Chapter 7: Practical Benefits of God's Law
Well we are closing in on the home stretch. In fact this special week of theonomy should close out this book and launch us into a serious discussion of Greg Bahnsen or Kenneth Gentry's response to follower of Meredith Kline.
For the most part this book is done with arguments. There is a good set of arguments in chapter eight that will be purposely skipped for the sake of not covering everything within this book. Chapter eight deals with the topic of theonomy within historical Reformed confessions. This chapter deals with practical benefits of God's law. We'll move through this very quickly as we simply make general responses to each of Mr Gentry's points.
1. An Intact Word of God
We have to ask ourselves a serious question when we deal with theonomy. It is the same question one must ask about infant baptism. It is the same question that haunt the hermenutical theory of progressive revelation. "What revelation shows us we must change previous revelation?"
That really is the crux question of many doctrinal differences between denominations. In particular Baptists tend to prefer the New Testament say something explicitly. But what revelation gives us the slightest idea that this should be the standard working model of God's revelation? Likewise, opponents of theonomy tend to stress the change in the New Covenant. Of course there are changes. But does that automatically entail that God's standard of moral law has changed? Well, answers vary but Mr Gentry makes a strong argument that only theonomy retains a whole and intact Scripture.
1. God's law outlines specific moral behavior.
This is the most obvious of benefits to the theonomic position. And once someone concedes that the theonomic position does this successfully, the debate over theonomy is over. Presently I am persuaded by the strong push from Greg Bahnsen that the Scriptures do teach this and that it is a huge benefit to the believer.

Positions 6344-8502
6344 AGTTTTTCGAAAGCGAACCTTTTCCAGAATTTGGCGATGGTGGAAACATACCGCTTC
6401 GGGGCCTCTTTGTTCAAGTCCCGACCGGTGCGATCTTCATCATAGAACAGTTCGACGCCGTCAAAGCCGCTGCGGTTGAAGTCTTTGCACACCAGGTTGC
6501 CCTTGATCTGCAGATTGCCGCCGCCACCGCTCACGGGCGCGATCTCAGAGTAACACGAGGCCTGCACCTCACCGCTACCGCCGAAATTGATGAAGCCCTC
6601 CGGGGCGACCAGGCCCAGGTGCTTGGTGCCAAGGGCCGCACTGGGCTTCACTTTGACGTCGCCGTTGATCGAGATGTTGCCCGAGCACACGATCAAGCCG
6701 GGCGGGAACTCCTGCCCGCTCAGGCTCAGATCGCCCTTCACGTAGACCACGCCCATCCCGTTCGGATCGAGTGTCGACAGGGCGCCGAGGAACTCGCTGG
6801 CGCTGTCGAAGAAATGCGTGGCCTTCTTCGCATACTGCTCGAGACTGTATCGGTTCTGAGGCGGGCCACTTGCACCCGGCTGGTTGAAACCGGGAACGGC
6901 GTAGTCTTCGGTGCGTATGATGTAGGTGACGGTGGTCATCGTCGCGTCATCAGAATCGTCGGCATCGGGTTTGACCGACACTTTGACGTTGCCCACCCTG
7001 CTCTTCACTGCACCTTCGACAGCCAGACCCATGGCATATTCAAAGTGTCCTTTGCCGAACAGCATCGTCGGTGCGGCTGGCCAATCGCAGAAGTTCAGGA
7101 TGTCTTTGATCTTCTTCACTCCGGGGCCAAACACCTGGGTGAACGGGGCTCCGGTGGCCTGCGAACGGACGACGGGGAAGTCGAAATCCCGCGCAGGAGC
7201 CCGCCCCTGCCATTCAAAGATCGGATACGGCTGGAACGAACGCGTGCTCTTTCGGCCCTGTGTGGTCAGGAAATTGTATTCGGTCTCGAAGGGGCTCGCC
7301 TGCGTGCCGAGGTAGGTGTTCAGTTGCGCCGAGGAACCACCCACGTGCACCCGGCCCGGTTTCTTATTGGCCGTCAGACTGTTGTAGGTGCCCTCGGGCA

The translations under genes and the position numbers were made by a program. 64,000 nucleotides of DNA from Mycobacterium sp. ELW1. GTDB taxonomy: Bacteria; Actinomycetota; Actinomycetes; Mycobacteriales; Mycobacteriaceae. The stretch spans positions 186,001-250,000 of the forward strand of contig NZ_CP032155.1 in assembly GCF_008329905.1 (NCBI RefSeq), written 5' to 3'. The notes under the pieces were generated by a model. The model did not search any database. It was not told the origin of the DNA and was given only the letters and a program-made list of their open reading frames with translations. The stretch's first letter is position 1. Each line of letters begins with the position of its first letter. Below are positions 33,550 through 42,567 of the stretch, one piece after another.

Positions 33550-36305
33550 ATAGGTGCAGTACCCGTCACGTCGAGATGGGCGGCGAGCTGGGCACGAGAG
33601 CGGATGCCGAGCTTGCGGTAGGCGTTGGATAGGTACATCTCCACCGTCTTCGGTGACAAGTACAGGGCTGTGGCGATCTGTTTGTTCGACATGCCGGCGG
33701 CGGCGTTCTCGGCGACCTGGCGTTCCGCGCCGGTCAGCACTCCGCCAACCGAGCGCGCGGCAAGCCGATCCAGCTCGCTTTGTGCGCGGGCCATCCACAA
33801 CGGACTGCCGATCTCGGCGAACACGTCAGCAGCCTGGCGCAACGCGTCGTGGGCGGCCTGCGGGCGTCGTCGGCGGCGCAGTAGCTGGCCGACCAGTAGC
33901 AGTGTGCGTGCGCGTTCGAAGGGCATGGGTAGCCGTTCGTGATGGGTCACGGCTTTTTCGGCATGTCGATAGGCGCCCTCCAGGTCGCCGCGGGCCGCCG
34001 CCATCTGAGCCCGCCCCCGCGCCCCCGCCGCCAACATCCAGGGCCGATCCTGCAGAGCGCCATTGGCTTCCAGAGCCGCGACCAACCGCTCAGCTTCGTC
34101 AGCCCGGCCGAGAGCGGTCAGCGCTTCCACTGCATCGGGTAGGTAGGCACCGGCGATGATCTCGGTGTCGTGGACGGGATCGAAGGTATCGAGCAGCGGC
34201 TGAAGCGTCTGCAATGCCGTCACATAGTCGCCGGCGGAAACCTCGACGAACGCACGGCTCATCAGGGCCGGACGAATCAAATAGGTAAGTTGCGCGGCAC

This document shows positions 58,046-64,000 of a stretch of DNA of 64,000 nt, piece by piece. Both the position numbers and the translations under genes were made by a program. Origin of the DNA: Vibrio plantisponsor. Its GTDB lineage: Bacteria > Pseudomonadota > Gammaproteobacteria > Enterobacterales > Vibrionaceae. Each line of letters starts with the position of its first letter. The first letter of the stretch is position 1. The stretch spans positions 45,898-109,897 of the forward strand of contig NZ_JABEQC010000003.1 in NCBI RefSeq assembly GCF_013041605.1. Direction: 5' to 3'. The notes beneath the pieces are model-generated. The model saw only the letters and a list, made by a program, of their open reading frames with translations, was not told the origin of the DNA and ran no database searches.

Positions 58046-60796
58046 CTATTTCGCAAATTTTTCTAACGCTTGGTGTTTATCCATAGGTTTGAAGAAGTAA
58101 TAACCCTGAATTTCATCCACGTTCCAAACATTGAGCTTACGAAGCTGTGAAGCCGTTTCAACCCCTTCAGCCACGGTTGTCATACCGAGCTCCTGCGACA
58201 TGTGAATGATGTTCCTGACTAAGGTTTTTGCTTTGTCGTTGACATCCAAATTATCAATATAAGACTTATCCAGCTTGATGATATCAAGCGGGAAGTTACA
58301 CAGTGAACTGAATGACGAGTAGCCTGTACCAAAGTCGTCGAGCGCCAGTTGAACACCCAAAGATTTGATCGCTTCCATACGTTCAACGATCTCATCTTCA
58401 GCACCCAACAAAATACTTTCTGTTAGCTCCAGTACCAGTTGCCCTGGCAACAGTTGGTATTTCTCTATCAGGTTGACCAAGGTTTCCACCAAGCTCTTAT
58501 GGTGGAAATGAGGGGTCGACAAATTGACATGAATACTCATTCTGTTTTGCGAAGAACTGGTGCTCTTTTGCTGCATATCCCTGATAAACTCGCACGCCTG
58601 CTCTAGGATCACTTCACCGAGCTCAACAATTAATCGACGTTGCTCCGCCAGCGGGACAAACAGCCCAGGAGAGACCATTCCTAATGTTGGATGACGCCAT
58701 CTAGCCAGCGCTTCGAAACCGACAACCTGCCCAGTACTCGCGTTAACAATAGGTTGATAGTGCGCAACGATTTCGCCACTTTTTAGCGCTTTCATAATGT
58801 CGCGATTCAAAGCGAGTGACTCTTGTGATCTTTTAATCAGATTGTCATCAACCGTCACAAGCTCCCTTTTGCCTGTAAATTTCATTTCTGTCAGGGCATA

2. God's law obligates us to love our neighbor.
So does the teaching of Jesus Christ. But the law does give us some excellent source material for examples of how this is to be done. Even Reformed folk who retain the "general equity" of the law are willing to stress this benefit.
3. God's law obligates us to treat our enemies with respect.
While there are certainly OT texts to support this, there are also New Testament texts to support this. Is this a benefit? Of course. Is it a unique benefit? No.
4. God's law obligates safety of others.
Deuteronomy 22:8 stands as a great example of the value of retaining the "general equity" of the law. But I'm not convinced this is a benefit unique to the Old Testament case law.
5. God's law obligates full financial remuneration.
Okay, now we're striking on some interesting ground. The reason this is of particular benefit to the theonomic thesis is because the topic of financial retribution goes generally untouched in the New Testament. And yet we see in modern law a great misfortune in legislation to protect property and money. This lack of law has lead to insurance companies that make money on provided essentially nothing but a promise of retribution from a source that is not held responsible in God's eyes.
6. God's law forbids us to load money at interest to the needy.
There are quite a few sinful people who love this idea. There are quite a few Godly people who could be delivered many burdens through this. This truth is practical. This truth is Biblical. This truth is Old Testament case law. It is hard to make an argument for this without adhering to the theonomic thesis.
Tomorrow we will look at some of the "public benefits" before more to the conclusion of the book!